California domestic violence laws make it illegal to use physical force–or to communicate threats of harm–against an intimate partner. These are the most common DV crimes:
Penal Code 273.5 Corporal Injury to a Spouse or Cohabitant — Penal Code 273.5 makes it illegal to inflict a “corporal injury” resulting in a “traumatic condition.” A person commits this crime by striking his/her intimate partner violently and causing a visible injury, even a slight one, such as swelling or a bruise. This charge can be filed as a felony or a misdemeanor. A felony carries a maximum of 3 years in prison, and a misdemeanor carries a maximum of one year in the county jail.
Penal Code 243(e)(1) Domestic Battery — Penal Code 243(e)(1) makes it a misdemeanor crime to inflict force or violence on an intimate partner…a category that includes your fiancé, cohabitant, the parent of your child, or your current or former spouse or dating partner. This charge does not require any mark or injury on the alleged victim. Any unwanted touching (such as a slap) or a push (if done in a harmful or offensive fashion) could be enough to violate this domestic violence law.
Penal Code 273d Child Abuse — Penal Code 273d makes it a crime to inflict “corporal punishment or injury” on a child if it was “cruel or inhuman” and caused an injury (even a slight injury). California child abuse laws allow a parent reasonable latitude to spank a child but draw the line where the punishment is cruel or injures the child.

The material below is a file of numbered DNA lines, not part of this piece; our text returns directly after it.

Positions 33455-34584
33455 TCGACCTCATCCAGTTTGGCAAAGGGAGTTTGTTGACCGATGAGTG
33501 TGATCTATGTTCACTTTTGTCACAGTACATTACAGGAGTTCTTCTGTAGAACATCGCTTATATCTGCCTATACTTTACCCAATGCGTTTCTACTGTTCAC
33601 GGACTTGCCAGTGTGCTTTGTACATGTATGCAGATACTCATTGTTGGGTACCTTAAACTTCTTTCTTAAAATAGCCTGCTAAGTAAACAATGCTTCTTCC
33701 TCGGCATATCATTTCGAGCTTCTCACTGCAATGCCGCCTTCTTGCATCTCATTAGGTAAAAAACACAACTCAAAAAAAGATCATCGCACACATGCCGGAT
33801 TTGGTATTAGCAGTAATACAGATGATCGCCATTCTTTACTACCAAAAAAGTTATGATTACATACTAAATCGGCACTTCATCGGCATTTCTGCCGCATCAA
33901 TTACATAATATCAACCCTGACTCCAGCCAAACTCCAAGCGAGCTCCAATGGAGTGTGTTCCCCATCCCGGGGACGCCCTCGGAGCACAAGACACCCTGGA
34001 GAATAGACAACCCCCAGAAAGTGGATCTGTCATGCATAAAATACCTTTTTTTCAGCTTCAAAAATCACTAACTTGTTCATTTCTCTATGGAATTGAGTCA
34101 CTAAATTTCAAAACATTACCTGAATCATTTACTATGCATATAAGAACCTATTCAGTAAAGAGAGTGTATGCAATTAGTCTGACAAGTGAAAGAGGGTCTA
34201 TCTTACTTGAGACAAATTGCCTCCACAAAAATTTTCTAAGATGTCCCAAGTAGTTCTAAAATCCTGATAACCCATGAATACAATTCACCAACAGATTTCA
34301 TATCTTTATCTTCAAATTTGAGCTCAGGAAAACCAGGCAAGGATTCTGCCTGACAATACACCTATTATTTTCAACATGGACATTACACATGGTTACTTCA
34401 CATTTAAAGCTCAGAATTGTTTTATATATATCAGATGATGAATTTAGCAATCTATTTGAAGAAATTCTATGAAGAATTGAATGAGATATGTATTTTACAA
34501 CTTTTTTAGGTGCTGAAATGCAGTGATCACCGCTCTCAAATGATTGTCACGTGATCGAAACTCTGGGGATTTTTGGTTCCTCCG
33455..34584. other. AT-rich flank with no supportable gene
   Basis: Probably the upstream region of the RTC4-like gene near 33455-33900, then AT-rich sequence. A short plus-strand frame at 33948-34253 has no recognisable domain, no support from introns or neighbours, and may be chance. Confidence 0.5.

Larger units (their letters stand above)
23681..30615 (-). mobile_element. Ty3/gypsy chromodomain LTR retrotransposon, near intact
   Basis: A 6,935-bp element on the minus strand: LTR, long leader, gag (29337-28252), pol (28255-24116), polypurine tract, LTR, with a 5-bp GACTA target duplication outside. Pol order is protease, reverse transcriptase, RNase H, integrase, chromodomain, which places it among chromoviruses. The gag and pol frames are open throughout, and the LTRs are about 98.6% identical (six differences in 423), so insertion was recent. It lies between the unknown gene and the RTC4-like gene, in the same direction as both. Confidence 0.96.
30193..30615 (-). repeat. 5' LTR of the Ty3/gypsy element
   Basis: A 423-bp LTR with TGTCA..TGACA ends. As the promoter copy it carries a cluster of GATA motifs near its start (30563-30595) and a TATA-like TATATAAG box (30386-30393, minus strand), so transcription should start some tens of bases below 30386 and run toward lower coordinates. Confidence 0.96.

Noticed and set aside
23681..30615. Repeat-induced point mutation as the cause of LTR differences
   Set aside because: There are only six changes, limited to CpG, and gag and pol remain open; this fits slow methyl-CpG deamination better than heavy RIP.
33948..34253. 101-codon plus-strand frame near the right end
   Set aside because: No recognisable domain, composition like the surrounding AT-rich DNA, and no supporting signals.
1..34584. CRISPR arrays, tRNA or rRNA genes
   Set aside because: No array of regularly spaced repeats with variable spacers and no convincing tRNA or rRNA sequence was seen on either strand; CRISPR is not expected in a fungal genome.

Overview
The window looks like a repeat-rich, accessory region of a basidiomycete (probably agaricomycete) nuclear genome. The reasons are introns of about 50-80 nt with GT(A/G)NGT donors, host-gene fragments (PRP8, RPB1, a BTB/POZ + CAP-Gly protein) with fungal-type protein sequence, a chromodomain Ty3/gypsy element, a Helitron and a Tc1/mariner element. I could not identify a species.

Penal Code 273a Child Endangerment — Penal Code 273a makes it a crime willfully to allow a child (in your care or custody) to suffer harm or to have his/her safety or health endangered. Circumstances in which people are charged with this crime are when someone drives drunk with their child in the car, and leaves their child unattended in a dangerous situation. Often when the child is present during a physical altercation between adults, both Child Endangerment and Domestic Violence charges will be filed.
Penal Code 422 Criminal Threats — Penal Code 422 makes it a crime to communicate a threat of serious harm to someone if (1) you intend to put the person in fear and (2) you actually do put the person in sustained fear. Criminal Threats may be charged as a misdemeanor or a felony, the felony version is a strike. This particular charge is at times, charged along with a domestic battery charge. Some situations will start with a verbal argument and then escalate to a physical altercation, hence resulting in the filing of both charges.